Column: Trump’s new tariffs could harm nearly everyone
With a possible Chinese trade war brewing and new tariffs on both sides creating a lot of uncertainty, many people are worried their farms will not recover.
Apr. 13, 2018
The opinions expressed by The Maneater columnists do not represent the opinions of The Maneater editorial board.
Madi Baughman is a freshman journalism and political science major at MU. She is an opinions columnist who writes about political and civil rights issues for The Maneater.
Many rural Americans voted for President Donald Trump because they believed he would keep their ways of life safe, but with a possible Chinese trade war brewing and newly imposed tariffs leaving soybeans, corn and other row crops hanging in the balance, many are worrying that their farms will suffer.
Trump’s aggressive rhetoric threatening a trade war is what pushed China to propose the retaliatory tariffs on soybeans, as well as aircrafts and cars, among other things. While tariffs on soybeans for one country may not seem like a big deal to those who do not come from rural backgrounds, it hits a lot harder for those who rely on those crops to support their families. What makes it so significant is that China buys 60 percent of all soybean exports, so if these tariffs carry through in the long term, many people will not be able to sustain their way of life, especially after hard crop seasons recently. This can be especially worrying for Missouri agriculture, as soybeans are one of Missouri’s most profitable crops.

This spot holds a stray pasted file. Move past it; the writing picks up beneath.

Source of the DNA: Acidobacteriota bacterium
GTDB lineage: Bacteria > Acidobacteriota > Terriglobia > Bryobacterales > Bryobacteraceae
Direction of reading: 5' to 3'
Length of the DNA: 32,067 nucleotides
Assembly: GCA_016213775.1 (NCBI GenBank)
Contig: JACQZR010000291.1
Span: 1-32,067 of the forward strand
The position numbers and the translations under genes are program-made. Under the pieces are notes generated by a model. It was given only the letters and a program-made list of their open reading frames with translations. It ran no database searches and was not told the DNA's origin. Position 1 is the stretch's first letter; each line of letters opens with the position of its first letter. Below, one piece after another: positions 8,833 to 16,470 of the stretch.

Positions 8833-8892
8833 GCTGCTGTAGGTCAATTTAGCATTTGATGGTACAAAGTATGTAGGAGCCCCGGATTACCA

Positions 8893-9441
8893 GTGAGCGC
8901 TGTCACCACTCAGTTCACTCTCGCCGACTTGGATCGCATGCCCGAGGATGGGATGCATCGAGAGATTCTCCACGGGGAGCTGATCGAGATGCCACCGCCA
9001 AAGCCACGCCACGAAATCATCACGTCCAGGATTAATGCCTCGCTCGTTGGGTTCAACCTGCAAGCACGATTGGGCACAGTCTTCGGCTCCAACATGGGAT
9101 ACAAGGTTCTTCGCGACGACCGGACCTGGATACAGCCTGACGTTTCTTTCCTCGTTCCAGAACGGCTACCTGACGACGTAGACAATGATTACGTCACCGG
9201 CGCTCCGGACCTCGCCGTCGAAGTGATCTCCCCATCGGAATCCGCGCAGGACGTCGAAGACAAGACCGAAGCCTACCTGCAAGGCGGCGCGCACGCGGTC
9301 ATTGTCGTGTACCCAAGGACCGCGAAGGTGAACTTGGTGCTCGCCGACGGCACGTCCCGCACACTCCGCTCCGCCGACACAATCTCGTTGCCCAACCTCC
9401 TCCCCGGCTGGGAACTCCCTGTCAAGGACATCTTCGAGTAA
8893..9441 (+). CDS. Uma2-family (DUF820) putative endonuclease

And it’s not just that. While the tariffs on American goods could potentially hit close to home, the threat of a $100 billion tariff plan on goods from China looms uncomfortably close. This comes after Trump’s previous tariffs on Chinese steel and aluminum, and even members of his own party aren’t pleased with this. Republican Sen. Ben Sasse of Nebraska even went as far as to quip that Trump is “threatening to light American agriculture on fire,” in Vice News. If this possible trade war just keeps escalating, there’s no telling who may be caught in the crossfire.
You, personally, may not be a soybean farmer, but there’s going to be an impact on the economy if this trade war is carried out, especially in the agriculture sector. And, as Missouri is still a pretty agricultural state, we’re bound to see the effects on farmers — for better or for worse. Many government officials as well as farmers are urging Trump to go for a more constructive approach to dealing with China. However, as long as the president is allowed to push this trade war unchecked, it is uncertain what the future will hold for hundreds of thousands of people whose livelihoods depend on what Trump is wagering.